YEP Letters: May 22

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Have your say

Patricia bentley (YEP, May 21) whinges about Yorkshire folk calling her ‘love’ or ‘lovey’.

She should learn to live with this or approach them and no doubt most will stop immediately.

The reason is that when people call someone ‘love’ it is generally well meant and in no way intended to cause offence.

I would ask Ms Bentley, has she approached these people and asked them to stop? If not then she has no right to complain.

I’ve been a Yorkshireman for knocking on 60 years and never used these terms to all and sundry, but know many who do.

I’m sure that it is gradually going out of favour but as far as I can see we have far more terms of abuse than affection and so should cling on to what we have.

Over the years I have worked or holidayed in many parts of the country and been addressed as ‘mate’, ‘mucker’, ‘pet’, ‘hinny’ and others.

On no occasion have these ever been taken as an insult or an over familiar expression – even when called ‘love’ or ‘dear’ by another chap.

I might not like all of them but see no cause to complain, after all they are trivial issues.

If Ms Bentley is upset by this then how must she feel about things like litter, dog mess and cycling on pavements? Not to mention crime, unemployment, the housing crisis and global warming.

She must be afraid to leave her house.

Ivan Kovacks, West Leeds

Dialect fun

I could not resist a chuckle to myself regarding the comments from Patricia Bentley about the use of local dialect. The lovely lady is obviously not local to Yorkshire. I do wonder where she may be from?

Maybe London, where she could be called ‘me old cock’ or ‘treacle’, Nottinghamshire where she could be deemed to be a ‘duck’ or anywhere in Scotland where she could be called a ‘wee hen’ or ‘lassie’.

Is it just the use of Yorkshire dialect she finds so offensive?

David Leckenby, Iveson Grove, Leeds

Suffering over the pond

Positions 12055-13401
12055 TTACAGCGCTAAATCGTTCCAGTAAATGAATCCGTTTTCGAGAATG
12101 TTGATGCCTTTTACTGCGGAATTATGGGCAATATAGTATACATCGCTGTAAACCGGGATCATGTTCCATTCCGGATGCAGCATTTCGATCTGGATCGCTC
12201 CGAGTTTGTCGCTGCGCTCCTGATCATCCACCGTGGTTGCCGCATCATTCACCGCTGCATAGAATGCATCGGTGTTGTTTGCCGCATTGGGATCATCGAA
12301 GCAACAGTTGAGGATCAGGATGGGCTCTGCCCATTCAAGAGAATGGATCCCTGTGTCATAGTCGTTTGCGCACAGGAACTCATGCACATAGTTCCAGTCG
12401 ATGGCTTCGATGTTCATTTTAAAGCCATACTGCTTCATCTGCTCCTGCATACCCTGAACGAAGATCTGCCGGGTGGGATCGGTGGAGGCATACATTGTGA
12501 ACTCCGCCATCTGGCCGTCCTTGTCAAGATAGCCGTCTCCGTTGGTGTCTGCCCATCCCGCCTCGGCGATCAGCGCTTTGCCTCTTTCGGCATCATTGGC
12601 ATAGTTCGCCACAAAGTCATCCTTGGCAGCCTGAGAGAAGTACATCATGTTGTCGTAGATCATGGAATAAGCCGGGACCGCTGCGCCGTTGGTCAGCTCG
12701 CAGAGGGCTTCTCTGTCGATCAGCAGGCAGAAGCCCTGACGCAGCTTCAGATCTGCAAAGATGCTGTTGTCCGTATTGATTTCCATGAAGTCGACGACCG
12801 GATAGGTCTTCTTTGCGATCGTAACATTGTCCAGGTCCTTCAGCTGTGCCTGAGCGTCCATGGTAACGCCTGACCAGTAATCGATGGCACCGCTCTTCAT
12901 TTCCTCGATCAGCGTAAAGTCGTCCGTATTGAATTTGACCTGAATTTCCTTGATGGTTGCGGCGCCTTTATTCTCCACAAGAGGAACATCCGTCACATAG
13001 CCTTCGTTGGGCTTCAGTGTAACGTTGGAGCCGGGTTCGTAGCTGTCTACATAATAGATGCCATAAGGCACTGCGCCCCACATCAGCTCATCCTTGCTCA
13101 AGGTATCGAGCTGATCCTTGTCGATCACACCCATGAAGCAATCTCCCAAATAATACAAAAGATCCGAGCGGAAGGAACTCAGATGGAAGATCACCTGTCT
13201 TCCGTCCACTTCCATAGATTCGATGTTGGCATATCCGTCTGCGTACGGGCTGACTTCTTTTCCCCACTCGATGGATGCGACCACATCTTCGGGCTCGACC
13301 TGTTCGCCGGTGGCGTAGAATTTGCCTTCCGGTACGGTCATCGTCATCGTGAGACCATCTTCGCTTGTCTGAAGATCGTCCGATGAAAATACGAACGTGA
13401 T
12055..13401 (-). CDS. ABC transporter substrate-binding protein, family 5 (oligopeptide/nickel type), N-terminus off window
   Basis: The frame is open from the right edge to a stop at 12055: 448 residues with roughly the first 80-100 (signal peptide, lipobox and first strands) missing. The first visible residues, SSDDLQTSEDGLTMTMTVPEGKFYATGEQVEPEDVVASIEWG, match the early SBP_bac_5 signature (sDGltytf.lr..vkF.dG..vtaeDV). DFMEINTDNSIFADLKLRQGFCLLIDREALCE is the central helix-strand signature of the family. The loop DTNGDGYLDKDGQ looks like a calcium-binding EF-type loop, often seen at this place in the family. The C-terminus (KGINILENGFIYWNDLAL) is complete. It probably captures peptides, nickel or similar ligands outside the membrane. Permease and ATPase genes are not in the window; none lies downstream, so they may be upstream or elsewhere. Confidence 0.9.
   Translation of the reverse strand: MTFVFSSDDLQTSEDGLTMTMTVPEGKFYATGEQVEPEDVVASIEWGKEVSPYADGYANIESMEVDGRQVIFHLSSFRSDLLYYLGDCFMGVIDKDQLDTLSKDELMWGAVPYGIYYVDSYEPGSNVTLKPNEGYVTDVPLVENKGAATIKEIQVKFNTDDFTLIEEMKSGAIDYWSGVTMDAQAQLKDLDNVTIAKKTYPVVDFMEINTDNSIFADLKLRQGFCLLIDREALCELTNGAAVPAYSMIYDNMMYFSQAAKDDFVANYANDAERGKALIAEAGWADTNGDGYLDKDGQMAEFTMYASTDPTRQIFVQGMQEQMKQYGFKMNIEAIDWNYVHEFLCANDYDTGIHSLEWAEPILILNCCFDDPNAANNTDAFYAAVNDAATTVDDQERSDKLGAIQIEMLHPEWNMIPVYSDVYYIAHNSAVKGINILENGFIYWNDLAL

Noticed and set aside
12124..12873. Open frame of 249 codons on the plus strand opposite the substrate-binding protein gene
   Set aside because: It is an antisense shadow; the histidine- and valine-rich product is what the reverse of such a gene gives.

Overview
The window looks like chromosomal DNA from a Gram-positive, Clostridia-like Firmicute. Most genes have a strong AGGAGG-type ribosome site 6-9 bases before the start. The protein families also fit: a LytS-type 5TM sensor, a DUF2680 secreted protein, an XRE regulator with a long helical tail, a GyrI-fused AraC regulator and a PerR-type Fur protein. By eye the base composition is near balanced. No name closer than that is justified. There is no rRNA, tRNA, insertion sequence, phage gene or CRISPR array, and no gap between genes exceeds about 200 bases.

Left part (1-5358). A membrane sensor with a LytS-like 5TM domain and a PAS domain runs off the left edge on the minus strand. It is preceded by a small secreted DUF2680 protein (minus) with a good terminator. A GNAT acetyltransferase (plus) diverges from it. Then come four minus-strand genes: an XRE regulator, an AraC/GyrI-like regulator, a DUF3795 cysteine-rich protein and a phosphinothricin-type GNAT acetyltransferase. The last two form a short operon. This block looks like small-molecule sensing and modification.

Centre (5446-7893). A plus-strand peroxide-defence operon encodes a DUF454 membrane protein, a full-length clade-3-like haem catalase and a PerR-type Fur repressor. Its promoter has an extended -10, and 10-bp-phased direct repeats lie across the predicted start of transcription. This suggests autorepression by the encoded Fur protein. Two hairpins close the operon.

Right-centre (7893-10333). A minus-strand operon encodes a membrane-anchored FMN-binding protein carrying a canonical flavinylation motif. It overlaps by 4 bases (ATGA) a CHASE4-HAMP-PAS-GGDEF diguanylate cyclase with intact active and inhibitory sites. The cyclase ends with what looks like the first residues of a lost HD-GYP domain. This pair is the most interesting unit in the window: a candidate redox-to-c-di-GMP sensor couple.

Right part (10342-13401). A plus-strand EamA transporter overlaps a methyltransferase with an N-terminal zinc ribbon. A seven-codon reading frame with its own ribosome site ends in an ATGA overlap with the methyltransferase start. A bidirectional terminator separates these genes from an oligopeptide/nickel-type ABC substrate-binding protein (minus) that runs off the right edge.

Having been a big Leeds United supporter in the Bremner, Charlton, Hunter, Giles era, I now have to suffer the jokes and ridicule of the American soccer fans about the unbelievable situation at Elland Road.For the last 32 years I have watched soccer in America grow in popularity, along with the interest in the UK leagues.

The TV coverage is here is outstanding – all the Premiership games are shown every week, a lot of the information about the game is first class due to commantary by ex-pros from the UK.

Unfortunately the situation at Leeds United is something that is highlighted as every debacle unfolds.

Now that I am an official I am constantly around soccer players, coaches and fans and they want to know how this can be happening to a club with such a great history, such a great stadium and with such a great fan base. For goodness sakes, Leeds is a major modern city. Someone please knock some heads together and put Leeds back on the right track to the Premiership and give this poor lonely ex-pat something to boast about again.

Rick Mitchelson, USA

No wonder they are desperate

MY GRANDDAUGHTER was on sickness benefit and an alcoholic.She went on a course to stop drinking and hasn’t touched alcohol for over six months. Suddenly, without warning her money was stopped and even though she was still getting sick notes she was told to make an appointment to get unemployment benefit.

She still owes money to friends from when she was drinking which she needs to pay back so she cannot borrow any more off them.Is it any wonder that thousands in Leeds are desperate for food from food banks? There are many people out there like my granddaughter who have suffered some form of illness and really want to get back on their feet again.

NAME AND ADDRESS WITHHELD

Buses blues

WE HAVE seen pensioners get free travel on the buses and trains in South Yorkshire. Pensioners here in West Yorkshire do not get this. We have to pay full fare on trains but we do get free travel on buses after 9.30am during the week and all day Saturday and Sunday.How come free travel is different in other parts of the country?

Jack and Sue Lewington, Wortley, Leeds

YEP Letters: April 24